Candidates value Latino vote

February 6, 2008 8:53:31 PM PST
The candidates certainly recognized the importance of the Latino vote. Both Clinton and Obama courted them fiercely the past couple of weeks.

But Obama may have an historical disadvantage among Hispanic voters that could continue to plague his campaign.

A Hillary Clinton campaign worker said a sleeping giant has woken up. Exit polls show Latino voters made up 29 percent of the electorate in California, that's up 13 points from 2004.

And they overwhelming chose Clinton over Barack Obama by 40 points. She got nearly seven out of ten Latino votes, while he got three out of ten.

"We think she already knows a lot from her husband. She learned a lot from him," said Clinton supporter Eulogia Villegas.

And the Bill factor means a lot to California Latinos.

"It's not quite Kennedy-esque. But the Clinton name is kind of gold because during Bill Clinton's 8 years in the White House, he visited California more than he did any other state, showered resources on the state, and many of those resources impacted inner-city communities, including Latino communities," said Jamie Regalado, Ph.D., from Pat Brown Institute of Public Affairs.

Clearly, Obama tried to peel away Clinton's hold on Latino voters by supporting drivers' licenses for illegal immigrants and advertising in Spanish-language media.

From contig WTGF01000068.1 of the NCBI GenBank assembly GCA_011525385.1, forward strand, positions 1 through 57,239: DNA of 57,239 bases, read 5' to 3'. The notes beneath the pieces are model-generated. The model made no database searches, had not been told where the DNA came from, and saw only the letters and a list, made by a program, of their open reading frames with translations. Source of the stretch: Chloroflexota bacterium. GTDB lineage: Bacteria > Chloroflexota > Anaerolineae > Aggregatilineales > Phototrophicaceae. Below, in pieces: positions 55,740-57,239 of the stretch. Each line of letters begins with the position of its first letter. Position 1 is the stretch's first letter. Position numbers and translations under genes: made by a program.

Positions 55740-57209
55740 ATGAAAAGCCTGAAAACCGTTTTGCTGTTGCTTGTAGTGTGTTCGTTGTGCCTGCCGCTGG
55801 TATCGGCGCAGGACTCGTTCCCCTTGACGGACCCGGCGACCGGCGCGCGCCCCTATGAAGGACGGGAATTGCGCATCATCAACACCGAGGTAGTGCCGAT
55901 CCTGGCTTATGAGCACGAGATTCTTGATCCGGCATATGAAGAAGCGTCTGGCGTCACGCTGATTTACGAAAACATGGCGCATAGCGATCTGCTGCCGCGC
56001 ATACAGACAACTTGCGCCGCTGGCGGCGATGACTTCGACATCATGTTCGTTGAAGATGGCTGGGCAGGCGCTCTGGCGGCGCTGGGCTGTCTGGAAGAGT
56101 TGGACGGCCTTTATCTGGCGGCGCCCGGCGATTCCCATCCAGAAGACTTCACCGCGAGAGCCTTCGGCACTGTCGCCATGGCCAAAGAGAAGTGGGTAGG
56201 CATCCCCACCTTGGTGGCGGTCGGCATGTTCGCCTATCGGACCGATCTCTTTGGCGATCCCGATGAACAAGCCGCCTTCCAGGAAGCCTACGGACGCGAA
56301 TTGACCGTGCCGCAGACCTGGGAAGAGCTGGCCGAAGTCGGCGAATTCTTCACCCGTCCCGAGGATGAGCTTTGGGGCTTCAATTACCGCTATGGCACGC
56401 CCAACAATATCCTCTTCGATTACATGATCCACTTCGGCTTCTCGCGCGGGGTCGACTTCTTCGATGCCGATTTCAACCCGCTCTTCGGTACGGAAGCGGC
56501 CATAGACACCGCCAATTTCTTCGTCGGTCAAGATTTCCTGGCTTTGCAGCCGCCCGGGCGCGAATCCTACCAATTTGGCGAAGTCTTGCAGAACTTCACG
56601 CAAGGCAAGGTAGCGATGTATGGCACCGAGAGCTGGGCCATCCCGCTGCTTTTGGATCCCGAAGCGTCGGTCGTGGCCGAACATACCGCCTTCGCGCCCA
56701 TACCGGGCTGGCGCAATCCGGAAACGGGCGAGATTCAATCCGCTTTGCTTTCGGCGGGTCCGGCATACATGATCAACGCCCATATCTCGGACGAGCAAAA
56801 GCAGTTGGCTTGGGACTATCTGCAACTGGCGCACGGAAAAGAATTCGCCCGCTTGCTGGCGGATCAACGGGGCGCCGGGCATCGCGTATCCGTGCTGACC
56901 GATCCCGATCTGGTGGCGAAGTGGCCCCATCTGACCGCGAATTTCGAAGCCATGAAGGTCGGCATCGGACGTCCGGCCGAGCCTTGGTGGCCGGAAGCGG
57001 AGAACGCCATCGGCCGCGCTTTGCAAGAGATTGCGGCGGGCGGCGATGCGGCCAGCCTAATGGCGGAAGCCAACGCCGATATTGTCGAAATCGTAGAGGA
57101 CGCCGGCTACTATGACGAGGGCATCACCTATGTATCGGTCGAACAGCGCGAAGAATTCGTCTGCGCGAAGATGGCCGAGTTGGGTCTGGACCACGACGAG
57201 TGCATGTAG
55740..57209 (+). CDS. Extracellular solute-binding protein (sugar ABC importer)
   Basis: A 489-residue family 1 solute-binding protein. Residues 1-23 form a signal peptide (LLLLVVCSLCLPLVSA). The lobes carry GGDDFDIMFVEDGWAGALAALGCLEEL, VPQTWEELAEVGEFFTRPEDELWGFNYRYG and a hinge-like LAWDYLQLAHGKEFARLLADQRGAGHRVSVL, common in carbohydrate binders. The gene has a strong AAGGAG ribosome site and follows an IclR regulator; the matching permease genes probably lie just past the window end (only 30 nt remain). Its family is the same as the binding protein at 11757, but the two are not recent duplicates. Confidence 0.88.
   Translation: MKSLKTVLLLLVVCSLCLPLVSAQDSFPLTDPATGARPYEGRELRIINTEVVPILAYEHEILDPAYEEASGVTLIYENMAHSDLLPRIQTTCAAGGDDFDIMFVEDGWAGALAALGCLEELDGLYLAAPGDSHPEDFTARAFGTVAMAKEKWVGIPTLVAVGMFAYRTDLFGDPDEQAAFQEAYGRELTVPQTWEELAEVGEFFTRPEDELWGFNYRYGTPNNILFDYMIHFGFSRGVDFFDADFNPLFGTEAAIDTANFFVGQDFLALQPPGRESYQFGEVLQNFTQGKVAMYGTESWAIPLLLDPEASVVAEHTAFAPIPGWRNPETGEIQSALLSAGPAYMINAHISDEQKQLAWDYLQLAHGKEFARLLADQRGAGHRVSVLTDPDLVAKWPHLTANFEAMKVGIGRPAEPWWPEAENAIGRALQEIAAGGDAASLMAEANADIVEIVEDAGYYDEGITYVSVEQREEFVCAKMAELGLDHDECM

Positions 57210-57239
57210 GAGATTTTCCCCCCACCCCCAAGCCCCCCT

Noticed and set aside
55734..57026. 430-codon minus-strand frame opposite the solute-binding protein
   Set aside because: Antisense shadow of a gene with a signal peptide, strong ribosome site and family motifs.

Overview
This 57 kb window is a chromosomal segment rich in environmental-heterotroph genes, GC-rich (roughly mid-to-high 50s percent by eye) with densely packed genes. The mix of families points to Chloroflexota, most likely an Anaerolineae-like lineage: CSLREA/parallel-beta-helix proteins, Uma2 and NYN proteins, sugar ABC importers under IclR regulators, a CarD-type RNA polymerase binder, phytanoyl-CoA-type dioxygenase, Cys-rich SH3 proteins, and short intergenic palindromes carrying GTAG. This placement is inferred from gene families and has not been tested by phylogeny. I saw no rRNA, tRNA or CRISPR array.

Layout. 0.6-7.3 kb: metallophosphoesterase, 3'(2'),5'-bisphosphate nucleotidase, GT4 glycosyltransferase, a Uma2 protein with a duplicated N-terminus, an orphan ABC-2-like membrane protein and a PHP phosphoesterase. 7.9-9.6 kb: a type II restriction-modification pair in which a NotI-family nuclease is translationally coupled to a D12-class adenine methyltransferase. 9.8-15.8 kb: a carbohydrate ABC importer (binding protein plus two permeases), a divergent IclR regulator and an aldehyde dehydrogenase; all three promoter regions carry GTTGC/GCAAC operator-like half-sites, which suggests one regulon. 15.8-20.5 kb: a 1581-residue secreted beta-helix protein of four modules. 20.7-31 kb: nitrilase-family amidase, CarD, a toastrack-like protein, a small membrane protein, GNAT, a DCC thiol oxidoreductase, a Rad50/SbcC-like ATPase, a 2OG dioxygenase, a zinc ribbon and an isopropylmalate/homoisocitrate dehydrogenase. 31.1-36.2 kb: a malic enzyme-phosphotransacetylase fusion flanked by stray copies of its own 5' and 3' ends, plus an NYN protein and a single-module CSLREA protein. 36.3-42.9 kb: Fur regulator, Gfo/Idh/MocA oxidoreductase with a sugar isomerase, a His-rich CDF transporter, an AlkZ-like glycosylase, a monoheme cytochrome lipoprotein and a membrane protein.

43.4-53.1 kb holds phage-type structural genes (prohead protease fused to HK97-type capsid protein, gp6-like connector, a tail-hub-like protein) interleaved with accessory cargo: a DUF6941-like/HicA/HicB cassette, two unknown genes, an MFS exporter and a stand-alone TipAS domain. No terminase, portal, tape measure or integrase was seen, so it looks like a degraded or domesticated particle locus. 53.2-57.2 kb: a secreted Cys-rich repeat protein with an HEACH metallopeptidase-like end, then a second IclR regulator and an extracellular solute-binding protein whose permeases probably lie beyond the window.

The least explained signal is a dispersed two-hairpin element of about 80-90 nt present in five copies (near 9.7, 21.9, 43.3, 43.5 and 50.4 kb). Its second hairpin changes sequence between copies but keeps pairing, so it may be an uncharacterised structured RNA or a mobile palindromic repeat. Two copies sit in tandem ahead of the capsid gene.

But that didn't persuade many to switch.

A contributing factor may be the widely-held notion Latinos are reluctant to support a Black candidate because of racial tensions they may feel from the African-American community.

"I tend to think there's a feeling on the part of some Black people of being displaced by the recent arrival of the large number of immigrants from Mexico," said Prof. Clarence Walker from U.C. Davis History Department.

Professor Walker also thinks maybe Obama strategists counted too much on people of color sticking together.

"It may be a failure of Obama campaign, an assumption on their part, to count these people to vote automatically for him because of is of color or minority status," said Walker.